The basic difference between baboons in Gombe and Mahale is that those in Gombe are olive baboons (Papio anubis) while those in Mahale are yellow baboons (Papio cynocephalus). Regarding body size, you would think that yellow baboons are more likely to be the victims of the predation, as they are more slender and smaller than olive baboons. However, this is not the case. As Wrangham (9) has stated, the high rate of predation on baboons in the former period of Gombe research is probably because of the influence of artificial feeding. Baboons in Gombe became habituated by visiting the provisioning site frequently, which might have increased the opportunity for encounters between the two species. Though chimpanzees in Mahale were once habituated by provisioning, baboons were not habituated as provisioning took place in the forested area in which baboons were not ranging. Therefore provisioning did not facilitate unnatural encounters of two species.
Friendly interactions such as grooming and play between baboons and chimpanzees are also observed in Gombe, but the two species do not meet often in Mahale. When not following chimpanzees, I was able to see baboons quite often but when I was following chimpanzees, I saw baboons only a few times. Another occasion when I saw baboons while following chimpanzees, baboons were more than 50m away from the chimpanzees in an open space along a river. Moreover, though chimpanzees apparently showed no interest in baboons, the latter looked concerned about the former (however, it is possible that they were worried about human observers).It is likely that baboons regard chimpanzees as their potential predators and avoid contact with them. In the past, the ranging areas of baboons in Mahale were limited to the shore of lake Tanganyika (2); consequently they never came up to Kansyana camp. But recently they have visited Kansyana Camp frequently. It is possible that overlapping of ranging areas of baboons and chimpanzees inncreased the opportunity of encounters of the two species, and which may have changed their relationships.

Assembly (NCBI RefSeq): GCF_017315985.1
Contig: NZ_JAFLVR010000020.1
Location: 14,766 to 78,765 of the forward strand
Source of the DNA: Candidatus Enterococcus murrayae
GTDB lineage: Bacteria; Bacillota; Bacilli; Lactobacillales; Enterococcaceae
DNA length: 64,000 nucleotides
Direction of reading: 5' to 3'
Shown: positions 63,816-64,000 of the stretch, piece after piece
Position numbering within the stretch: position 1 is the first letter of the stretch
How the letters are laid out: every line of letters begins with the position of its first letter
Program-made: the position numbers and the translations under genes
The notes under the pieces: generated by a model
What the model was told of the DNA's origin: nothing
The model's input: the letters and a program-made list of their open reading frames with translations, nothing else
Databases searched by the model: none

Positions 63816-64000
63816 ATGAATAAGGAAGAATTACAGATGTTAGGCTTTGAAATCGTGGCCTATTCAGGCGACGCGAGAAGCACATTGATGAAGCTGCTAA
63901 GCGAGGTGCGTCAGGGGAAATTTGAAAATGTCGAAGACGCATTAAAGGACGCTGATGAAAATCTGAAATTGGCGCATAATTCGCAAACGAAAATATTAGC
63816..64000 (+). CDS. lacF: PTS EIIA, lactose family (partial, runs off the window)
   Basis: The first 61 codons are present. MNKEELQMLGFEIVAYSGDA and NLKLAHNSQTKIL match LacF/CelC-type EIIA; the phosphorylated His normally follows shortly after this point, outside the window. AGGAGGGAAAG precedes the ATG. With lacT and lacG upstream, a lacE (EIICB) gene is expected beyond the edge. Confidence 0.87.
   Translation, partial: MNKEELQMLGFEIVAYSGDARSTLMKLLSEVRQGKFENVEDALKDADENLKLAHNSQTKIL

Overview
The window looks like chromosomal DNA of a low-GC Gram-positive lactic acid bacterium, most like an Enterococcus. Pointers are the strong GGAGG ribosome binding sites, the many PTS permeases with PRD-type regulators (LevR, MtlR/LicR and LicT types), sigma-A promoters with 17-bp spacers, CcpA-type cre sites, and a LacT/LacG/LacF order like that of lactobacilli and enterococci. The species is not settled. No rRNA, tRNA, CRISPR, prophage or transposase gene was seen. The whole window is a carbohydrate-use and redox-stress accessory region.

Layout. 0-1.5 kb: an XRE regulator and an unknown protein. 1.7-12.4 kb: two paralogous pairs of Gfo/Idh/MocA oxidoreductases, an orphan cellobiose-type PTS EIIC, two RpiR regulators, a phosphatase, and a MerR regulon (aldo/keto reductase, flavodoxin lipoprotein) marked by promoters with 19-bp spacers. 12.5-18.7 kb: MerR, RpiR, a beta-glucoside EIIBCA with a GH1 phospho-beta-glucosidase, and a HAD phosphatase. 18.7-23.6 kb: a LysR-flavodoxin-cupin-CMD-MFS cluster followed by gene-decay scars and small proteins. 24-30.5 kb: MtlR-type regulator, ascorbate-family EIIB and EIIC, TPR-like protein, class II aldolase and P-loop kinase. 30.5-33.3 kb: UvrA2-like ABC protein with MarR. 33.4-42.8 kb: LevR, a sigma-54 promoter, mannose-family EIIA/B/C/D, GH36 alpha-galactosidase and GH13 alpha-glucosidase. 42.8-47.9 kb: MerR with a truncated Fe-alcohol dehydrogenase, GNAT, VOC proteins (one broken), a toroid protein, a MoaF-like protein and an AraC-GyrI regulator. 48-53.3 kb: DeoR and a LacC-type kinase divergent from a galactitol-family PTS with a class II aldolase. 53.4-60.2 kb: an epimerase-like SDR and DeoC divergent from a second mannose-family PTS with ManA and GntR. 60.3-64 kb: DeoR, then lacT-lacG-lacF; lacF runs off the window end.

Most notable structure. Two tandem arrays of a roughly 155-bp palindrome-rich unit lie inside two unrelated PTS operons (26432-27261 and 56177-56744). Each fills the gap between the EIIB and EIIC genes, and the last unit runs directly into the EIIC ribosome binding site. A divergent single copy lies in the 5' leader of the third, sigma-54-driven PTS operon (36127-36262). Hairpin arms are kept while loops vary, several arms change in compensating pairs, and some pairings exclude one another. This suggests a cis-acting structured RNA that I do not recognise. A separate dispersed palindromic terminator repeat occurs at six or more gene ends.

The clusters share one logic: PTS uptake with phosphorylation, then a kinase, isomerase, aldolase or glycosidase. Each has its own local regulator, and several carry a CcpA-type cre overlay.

1. Nishida, T., 1990. A quarter century of research in the Mahale Mountains: An overview. In: The Chimpanzees of the Mahale Mountains. Sexual and Life History Strategies. T. Nishida (ed.), pp.133-148. University of Tokyo Press, Tokyo.
  2. Nishida, T., S. Uehara, and R. Nyundo, 1979. Predatory behavior among wild chimpanzees of the Mahale Mountains. Primates 20: 1-20.
  3. Kawanaka, K., 1982. Further studies on predation by chimpanzees of the Mahale Mountains. Primates 23: 364-384.
  4. Takahata, Y., T. Hasegawa, and T. Nishida, 1983. Chimpanzee predation in the Mahale Mountains from August 1979 to May 1982. Int. J. of Primatol. 5: 213-233.
  5. Uehara, S., et al., 1992. Characteristics of predation by the chimpanzees in the Mahale Mountains National Park, Tanzania. In: Topics in Primatology, vol. 1: Human Origins. T. Nishida, W. C. McGrew, P. Marler, M. Pickford, and F. B. M. de Waal (eds.), University of Tokyo Press, Tokyo.
  6. Teleki, G.,1973. The Predatory Behavior of Wild chimpanzees. Bucknell University Press, Lewisburg, Pennsylvania.
  7. Goodall, J., 1986. The Chimpanzees of Gombe. Belknap, Harvard Univ. Press, Cambridge, Massachusetts.
  8. Wrangham, R. W., and E. van Z. Bergmann-Riss, 1990. Rates of predation on mammals by Gombe chimpanzees, 1972-1975. Primates 31: 157-170.
  9. Wrangham, R. W., 1975. The behavioral ecology of chimpanzees in Gombe National Park, Tanzania. Ph. D. diss., Cambridge University.